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Germany

Berlin looks for ways to trim budget

Germany is days away from a special meeting meant to find ways of cutting 10 billion euros from the budget. In the meantime, Chancellor Merkel's cabinet is considering where to make the cuts.

A pile of euro notes

Merkel's government needs to cut spending or raise taxes

It's no secret that the German government is on the brink of some serious belt-tightening to get its budget deficit under control. However, it is still unclear exactly what those measures will entail, and where the cuts will come from.

On Thursday, members of Chancellor Angela Merkel's cabinet are meeting to continue the debate on the issue ahead of a special session beginning on Sunday where concrete plans are expected to be made.

A soldier in uniform

Army bases may be closed as part of cuts to military spending

Berlin is on track to exceed the European Union's budget deficit limit of three percent of gross domestic product by a wide margin in 2010. The predicted five percent deficit is modest compared to the deficits in some other EU member states, but for Europe's largest economy and chief crusader for tougher budget discipline, it's still too much. Merkel's ruling center-right party hopes to slash the deficit with austerity measures beginning in 2011.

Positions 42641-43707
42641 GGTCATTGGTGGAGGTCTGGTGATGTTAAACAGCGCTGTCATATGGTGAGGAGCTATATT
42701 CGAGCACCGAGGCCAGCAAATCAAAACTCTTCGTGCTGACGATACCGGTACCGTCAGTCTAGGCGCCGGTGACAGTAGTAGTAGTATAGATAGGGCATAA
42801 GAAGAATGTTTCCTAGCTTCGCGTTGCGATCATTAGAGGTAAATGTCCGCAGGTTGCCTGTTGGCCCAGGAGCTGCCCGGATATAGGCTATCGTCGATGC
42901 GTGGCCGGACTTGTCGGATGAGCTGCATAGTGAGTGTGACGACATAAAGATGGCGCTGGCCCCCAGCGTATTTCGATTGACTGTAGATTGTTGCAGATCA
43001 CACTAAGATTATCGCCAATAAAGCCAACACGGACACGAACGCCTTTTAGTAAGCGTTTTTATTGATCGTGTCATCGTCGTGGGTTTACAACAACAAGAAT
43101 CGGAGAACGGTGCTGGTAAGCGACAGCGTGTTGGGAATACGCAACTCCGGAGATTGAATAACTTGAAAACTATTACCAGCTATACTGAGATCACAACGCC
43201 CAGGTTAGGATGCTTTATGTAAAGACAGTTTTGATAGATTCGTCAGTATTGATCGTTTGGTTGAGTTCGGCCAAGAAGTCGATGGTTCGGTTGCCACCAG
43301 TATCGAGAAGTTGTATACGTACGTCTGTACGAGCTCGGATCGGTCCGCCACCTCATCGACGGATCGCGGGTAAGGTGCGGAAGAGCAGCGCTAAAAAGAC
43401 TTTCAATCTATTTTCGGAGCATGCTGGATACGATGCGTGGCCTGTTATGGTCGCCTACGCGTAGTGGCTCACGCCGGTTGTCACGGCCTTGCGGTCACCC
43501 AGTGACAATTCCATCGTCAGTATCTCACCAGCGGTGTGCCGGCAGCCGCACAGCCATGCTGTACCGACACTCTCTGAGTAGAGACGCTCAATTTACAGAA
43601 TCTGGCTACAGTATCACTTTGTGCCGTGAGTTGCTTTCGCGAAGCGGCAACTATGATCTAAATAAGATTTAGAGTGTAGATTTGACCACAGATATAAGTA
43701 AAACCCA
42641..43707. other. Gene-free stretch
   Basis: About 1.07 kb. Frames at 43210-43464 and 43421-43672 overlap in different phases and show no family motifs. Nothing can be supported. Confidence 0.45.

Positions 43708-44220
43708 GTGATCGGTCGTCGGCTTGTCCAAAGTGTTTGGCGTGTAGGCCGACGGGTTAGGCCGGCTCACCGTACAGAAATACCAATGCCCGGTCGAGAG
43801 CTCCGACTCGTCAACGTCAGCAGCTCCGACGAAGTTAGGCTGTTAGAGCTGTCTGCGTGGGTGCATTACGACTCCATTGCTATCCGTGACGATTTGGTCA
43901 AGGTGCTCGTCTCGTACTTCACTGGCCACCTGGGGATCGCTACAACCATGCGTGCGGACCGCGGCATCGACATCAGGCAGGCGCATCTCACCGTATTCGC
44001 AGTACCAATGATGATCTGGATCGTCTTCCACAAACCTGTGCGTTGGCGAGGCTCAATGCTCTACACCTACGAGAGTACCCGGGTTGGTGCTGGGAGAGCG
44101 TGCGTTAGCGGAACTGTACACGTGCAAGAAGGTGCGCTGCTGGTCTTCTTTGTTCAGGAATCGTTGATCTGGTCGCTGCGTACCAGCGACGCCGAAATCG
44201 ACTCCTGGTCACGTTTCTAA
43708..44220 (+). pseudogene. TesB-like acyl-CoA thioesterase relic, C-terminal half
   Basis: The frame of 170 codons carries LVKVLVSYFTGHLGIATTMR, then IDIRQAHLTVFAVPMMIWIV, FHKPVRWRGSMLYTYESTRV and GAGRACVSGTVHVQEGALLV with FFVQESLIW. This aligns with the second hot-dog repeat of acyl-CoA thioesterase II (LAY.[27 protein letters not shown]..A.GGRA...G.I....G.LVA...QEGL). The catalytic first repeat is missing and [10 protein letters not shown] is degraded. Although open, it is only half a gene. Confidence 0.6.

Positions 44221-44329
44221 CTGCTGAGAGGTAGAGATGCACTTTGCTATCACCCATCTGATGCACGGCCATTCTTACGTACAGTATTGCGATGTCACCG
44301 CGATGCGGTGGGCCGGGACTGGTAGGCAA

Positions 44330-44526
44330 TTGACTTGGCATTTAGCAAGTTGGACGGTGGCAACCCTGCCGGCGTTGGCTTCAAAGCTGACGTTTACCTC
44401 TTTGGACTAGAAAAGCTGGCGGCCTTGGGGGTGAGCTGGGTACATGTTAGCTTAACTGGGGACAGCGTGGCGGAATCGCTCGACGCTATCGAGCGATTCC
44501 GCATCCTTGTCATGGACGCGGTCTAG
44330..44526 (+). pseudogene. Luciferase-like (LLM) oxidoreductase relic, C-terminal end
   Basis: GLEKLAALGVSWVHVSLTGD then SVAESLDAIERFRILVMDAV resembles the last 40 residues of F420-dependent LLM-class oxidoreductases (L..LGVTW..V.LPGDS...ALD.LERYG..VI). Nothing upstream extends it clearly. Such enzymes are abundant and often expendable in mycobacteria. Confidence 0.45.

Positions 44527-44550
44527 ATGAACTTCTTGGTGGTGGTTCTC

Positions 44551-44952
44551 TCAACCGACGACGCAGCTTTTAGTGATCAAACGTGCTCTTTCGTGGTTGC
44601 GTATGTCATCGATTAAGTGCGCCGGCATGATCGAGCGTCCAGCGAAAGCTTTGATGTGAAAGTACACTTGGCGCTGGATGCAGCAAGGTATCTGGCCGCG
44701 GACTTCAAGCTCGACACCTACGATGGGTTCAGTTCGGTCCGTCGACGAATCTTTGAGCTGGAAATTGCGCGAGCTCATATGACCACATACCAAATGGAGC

On the chopping block

The German government faces the mammoth task of saving 10 billion euros per year. Chancellor Merkel had previously declared pensions and education to be safe from the drastic savings measures that are expected to be applied to other areas.

Defence Minister Karl-Theodor zu Guttenberg has said steep military spending cuts would be necessary in light of the federal government's precarious financial position, and the German media offers all kinds of speculation as to what this could entail. The daily Stuttgarter Zeitung reports that the size of the German military could be slashed by 40 percent. There is also talk of abolishing Germany's mandatory military service completely.

Last weekend, Finance Minister Wolfgang Schaeuble signalled that Germans may have to endure a tax hike to get the country back on the right track. Merkel's government may consider whether to raise the value-added tax (VAT) to the full rate of 19 percent on certain items that currently benefit from a reduced rate of seven percent, the Reuters news agency reported.

mz/sh/reuters/dpa
Editor: Chuck Penfold

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